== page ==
The state that dictates when and where and how and to whom the sacrament of the Lord’s Supper is administered is the state that has taken over the church and substituted its own sacraments. The state that dictates the how, when, and where of the baptism of children is the state that has created its own church. The state that decides when, where, and how many of the faithful can listen to the preaching of the Word or how many can assemble to pray together is the state that also dictates what is to be preached and prayed. The state that insists that worshipers wear and sing through face masks is the state that determines the way virtues of the state churches are signified. The state that ranks the Church of God to be an institution equal to bars, restaurants, and public schools is the state that will disregard the unique status of the Church and its constitutional rights.

As the directives from the state begin to strangle the Church, the latter is faced with a choice it probably should have made at the beginning of the state takeover. Pastors and priests must make the decision to open their churches to worship services and to continue the churches’ ministries as they were before the coronavirus coup. They must remember what the Church is and obey God rather than the State.

For if they do not, it’s predictable that the almighty State will squeeze the churches harder, requiring total conformity to the State that certainly seems ready to hijack the Church’s mission, to vitiate its standing in constitutional law, to appropriate its wealth, and to take over its institutions by force if necessary.

It’s time for all believers, leaders, and congregants alike, to remember the words of St. Ambrose:  “Not only for every idle word must man give an account, but for every idle silence.”

By Fay Voshell

Fay Voshell holds a M.Div. from Princeton Theological Seminary, where she was awarded the Charles Hodge Prize for excellence in systematic theology. She is a frequent contributor to American Thinker and other online publications.

ussa-flag

 

Our situation is dire. We stand at the precipice, just as the Christian Russians did before the Bolshevik [revolution] annihilation.

We must mentally, physically, and spiritually prepare ourselves to stand up. We need thousands, and then tens of thousands, to gather together in public to defend our right to live. We must be non-violent, but we have to be physically present. We must come out of the shadows to risk everything before we are so oppressed that we have nothing left to defend, including our dignity.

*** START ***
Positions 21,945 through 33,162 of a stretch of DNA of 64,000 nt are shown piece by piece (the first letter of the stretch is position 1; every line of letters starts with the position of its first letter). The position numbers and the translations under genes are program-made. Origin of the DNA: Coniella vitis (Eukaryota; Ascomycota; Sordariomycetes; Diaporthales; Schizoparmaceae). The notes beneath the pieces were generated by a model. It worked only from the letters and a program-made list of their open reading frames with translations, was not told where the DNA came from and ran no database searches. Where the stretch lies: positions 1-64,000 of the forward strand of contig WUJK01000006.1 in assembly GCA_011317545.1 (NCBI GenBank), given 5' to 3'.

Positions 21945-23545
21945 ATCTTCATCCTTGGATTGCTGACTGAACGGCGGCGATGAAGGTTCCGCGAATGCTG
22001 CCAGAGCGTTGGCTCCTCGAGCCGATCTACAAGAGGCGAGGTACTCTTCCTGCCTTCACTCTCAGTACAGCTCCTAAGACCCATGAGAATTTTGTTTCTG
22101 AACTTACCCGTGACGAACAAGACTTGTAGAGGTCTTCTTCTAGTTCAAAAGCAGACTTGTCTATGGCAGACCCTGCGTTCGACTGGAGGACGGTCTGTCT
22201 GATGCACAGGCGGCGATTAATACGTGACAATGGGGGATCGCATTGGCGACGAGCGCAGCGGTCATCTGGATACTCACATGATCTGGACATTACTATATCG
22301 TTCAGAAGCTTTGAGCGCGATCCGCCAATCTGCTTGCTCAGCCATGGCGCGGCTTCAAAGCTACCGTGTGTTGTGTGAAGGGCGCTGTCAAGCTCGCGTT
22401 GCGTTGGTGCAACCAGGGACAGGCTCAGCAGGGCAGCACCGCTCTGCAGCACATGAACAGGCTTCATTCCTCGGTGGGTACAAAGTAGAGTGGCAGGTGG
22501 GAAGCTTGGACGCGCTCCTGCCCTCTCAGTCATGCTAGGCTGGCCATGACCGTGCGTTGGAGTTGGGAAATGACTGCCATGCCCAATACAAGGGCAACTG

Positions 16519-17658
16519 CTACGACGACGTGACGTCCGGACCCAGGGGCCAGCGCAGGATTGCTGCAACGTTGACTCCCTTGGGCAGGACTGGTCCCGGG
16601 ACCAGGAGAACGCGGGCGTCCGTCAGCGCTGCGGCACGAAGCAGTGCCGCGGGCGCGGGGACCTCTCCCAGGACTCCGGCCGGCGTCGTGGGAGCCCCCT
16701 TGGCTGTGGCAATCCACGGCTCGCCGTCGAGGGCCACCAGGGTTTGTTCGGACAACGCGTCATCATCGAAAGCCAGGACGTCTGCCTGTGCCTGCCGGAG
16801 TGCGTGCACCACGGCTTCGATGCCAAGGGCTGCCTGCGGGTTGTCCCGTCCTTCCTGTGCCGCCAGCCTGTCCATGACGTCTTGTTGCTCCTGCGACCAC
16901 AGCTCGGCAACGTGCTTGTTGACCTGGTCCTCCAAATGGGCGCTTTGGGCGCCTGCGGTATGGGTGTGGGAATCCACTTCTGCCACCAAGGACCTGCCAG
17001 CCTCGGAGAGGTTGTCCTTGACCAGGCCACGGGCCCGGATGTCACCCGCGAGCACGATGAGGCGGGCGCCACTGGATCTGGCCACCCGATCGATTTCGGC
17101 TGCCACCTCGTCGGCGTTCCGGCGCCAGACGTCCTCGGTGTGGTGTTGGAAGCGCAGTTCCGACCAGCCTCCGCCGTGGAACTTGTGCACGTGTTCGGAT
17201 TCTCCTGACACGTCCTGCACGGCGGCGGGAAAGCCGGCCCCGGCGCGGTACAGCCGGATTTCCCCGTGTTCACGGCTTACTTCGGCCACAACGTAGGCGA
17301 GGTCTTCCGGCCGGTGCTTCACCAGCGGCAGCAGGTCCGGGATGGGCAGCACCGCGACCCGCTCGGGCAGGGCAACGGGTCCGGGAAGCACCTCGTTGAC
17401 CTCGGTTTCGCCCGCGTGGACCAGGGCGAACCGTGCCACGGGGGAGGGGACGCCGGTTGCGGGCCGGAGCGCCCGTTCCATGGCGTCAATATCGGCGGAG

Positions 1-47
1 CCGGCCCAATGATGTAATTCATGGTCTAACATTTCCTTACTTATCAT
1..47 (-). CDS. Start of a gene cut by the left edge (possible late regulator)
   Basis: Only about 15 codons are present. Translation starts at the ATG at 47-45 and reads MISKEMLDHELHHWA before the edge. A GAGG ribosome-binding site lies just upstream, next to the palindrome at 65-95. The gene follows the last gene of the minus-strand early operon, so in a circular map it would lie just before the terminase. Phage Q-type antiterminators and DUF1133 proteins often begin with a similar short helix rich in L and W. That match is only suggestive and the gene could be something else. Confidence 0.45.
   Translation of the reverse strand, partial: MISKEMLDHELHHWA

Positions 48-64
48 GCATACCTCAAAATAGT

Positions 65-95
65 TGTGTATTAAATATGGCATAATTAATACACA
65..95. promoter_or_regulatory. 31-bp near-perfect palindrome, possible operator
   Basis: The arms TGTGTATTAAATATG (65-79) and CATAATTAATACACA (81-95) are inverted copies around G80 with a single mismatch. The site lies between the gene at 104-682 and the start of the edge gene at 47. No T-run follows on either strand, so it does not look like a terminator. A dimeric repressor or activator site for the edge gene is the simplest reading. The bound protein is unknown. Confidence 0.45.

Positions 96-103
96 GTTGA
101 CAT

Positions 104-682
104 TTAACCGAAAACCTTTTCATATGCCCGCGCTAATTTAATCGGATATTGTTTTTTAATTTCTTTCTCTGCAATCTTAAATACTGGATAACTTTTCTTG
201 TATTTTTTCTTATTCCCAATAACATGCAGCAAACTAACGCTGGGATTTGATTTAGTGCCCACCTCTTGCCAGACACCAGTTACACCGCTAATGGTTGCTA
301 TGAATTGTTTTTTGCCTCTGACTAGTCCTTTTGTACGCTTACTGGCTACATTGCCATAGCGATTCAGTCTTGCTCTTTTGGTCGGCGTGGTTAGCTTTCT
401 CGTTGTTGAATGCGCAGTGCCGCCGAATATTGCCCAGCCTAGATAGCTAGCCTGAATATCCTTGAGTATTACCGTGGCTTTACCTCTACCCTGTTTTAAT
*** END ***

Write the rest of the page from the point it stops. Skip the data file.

Some people will be doxed, but the idea of doxing 10,000 is laughable, and pointless, and if 10,000 are doxed, there are places of comfort and support. Furthermore, 10,000 can turn into 100,000 and more. All people, of every color, fighting for God-given unalienable human rights must prepare themselves for suffering – temporary suffering for the greater good and to avoid WAR.

It is time to move to areas where we can gather together in communities. It is time to move and congregate in small groups that are willing to lead and organize. It is time to accept that they are coming for your job, and your property, and your reputation, and ALL of your rights: speech, arms, assembly, faith, and life.

You have to stand up to people who would do this to you. Because, if they would do this, they will take your life as soon as they have the power to do so. They rule us by intimidation and financial oppression. These people do not have real power against the group. They can censor and imprison individuals, and they do this to control and oppress the greater population. They know they cannot overtake the majority or even a significant minority of the majority.

But how are we to stand up? How are we to overcome our fears of financial insecurity, losing things we have or not getting things we want, imprisonment, social rejection, what we will eat, what we will wear, and where will we live? We worry we will risk all and our people won’t back us up. We know we lack power; we are demoralized. How are we to fight when we can’t keep our own marriages and families together? When parents and children are addicted to drugs, nicotine, alcohol, sugar, pornography, Hollywood filth, professional sports, gaming, and casual sex?

We have no common morality, no cohesive group, and have become such rugged individualists that we can’t get along with anyone. So we retreat, and atomize and withdraw further. Emotions rule us, we are soft in every way that we should be hardened. We are weak and prone to despondency and confusion. We don’t know where we came from or where we are going.